22. I, too, am aging in place at 75. My friend put in a luxury vinyl tile floor that looks like marble. Warm underfoot, no grout, and not slippery. I’m planning to do the same in a much used bath in Laurel’s black-and-white design.

  23. 1) Heated floor is a definite, especially in a cold climate!
    2) Consider enclosing the toilet area by having the wall for the shower continue across the toilet area opening. More private and I think it looks more sophisticated and period appropriate to the home with two doors for shower and toilet in that wall. Very “hotel”. Can have shaded glass panels within the door so not solid wood.
    Just my two cents…

    1. Hi Allison,

      That would be lovely, I agree, but the toilet cubicle probably requires at least feet in front of the toilet, so the doors wouldn’t be side-by-side.

  24. The number one non-negotiable thing for both my new bathrooms was heated floors. They are not expensive, and will keep your new bathroom much dryer. Additionally, a warm floor on your feet makes getting up in the middle of the night bearable! I couldn’t love your designs more-and I love watching your process. Thanks for what you do, Laurel!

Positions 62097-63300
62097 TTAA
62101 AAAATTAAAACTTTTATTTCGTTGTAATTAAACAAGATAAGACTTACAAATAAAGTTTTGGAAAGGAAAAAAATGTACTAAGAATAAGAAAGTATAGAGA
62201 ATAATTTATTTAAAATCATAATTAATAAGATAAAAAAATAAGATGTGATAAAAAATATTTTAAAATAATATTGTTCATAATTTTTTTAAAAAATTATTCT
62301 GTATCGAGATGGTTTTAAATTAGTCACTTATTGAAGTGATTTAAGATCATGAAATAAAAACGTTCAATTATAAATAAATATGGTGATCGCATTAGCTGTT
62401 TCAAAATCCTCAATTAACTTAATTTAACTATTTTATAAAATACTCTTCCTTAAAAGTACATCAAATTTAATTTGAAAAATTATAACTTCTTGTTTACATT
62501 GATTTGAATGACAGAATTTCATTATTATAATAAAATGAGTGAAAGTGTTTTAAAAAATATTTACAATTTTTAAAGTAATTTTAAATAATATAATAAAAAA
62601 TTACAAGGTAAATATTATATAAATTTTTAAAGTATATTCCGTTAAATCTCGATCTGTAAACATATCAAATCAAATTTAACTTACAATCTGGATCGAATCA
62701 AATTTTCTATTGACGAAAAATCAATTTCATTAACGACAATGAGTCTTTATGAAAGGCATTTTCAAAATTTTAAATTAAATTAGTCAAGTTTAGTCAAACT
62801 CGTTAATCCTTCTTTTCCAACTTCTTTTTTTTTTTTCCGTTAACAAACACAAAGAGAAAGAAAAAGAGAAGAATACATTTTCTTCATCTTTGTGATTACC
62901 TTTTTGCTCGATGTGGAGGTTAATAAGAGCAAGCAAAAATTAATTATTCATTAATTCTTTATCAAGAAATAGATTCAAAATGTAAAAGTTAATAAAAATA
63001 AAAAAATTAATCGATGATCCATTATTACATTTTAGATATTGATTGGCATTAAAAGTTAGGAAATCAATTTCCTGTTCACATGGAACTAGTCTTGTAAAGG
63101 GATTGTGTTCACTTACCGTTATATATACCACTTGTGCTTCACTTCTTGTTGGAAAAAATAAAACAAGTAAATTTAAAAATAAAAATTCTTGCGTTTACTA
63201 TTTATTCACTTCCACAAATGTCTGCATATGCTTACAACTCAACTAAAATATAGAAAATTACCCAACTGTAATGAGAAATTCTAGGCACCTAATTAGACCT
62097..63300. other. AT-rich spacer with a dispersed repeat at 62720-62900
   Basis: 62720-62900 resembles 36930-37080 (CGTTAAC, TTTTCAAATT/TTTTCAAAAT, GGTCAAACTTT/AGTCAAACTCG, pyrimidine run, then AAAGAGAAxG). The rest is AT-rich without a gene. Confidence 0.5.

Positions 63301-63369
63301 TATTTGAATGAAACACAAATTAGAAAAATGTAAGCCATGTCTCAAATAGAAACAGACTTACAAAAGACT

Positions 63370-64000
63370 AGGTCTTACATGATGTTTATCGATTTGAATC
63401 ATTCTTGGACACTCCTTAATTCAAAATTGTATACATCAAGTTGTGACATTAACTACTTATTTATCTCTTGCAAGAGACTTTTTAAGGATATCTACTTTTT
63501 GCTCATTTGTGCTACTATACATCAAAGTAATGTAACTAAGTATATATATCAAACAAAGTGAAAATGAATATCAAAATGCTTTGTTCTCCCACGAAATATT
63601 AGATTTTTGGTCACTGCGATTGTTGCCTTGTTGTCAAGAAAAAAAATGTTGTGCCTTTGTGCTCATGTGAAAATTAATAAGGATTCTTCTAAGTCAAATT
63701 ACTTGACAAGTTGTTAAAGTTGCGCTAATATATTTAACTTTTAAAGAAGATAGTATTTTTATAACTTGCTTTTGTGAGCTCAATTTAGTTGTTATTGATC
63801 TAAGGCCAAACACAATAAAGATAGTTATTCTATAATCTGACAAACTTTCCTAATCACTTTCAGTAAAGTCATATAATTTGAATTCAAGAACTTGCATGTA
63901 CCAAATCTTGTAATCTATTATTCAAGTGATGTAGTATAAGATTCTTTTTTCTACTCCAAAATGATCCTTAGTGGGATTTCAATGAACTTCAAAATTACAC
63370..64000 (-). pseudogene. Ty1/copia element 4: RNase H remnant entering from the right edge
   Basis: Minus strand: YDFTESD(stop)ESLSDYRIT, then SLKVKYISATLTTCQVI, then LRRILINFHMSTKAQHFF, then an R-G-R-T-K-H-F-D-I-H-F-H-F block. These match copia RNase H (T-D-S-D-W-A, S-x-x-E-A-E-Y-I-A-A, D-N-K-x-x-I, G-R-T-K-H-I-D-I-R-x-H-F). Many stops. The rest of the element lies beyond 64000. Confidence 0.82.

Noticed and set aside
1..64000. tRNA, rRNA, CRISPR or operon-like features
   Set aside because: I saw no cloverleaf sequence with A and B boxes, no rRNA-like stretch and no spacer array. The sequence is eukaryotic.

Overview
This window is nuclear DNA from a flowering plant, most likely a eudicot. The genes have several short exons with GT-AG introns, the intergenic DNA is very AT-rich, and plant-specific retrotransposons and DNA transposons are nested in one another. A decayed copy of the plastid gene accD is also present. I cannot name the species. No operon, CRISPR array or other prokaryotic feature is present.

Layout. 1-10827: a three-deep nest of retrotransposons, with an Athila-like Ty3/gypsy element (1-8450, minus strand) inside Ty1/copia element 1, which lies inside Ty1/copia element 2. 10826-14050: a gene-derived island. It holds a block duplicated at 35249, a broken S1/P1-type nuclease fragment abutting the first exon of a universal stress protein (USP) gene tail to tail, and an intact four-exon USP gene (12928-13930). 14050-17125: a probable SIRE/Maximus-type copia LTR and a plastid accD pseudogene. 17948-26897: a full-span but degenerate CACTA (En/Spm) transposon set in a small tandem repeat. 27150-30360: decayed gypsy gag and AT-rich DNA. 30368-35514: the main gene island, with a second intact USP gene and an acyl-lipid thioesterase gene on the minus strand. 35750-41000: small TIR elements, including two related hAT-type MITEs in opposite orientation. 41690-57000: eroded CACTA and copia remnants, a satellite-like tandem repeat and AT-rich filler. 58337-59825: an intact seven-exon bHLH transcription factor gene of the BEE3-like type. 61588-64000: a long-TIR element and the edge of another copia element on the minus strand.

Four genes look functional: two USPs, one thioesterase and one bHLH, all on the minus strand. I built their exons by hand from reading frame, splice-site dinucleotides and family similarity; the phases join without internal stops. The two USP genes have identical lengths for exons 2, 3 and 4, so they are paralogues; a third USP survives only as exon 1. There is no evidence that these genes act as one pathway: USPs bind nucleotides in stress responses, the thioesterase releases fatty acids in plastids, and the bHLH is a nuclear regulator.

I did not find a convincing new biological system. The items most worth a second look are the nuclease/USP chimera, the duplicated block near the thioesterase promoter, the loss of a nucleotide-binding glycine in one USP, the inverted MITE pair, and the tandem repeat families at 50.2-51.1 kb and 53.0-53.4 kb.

25. I think I’m in the minority, but I prefer option 1. In my experience, if you give me more counter space I tend to fill that space with stuff. Better to have less space and plentiful storage right next to the sink so that the clutter can be behind closed doors. I would probably tweak it so that the lower portions of the side cabinets are drawers, however, to have some easily accessible drawers as well.

  26. What beautiful bathrooms! I smiled when I read “vanity wall”. In our bathroom (UK), the toilet pan, sink and shower (over bath) are all on the same wall, and there is no room for anything else :). But at least I can look at beautiful pictures and enjoy your thoughts Laurel.

  27. Hi Laurel,
    I like both designs. I realize that’s not helping.
    A couple of things I want to mention…
    My previous home had a bathroom similar to the picture via BHG. The shelves in the center were glass & they constantly looked dusty. I’ll never do that again.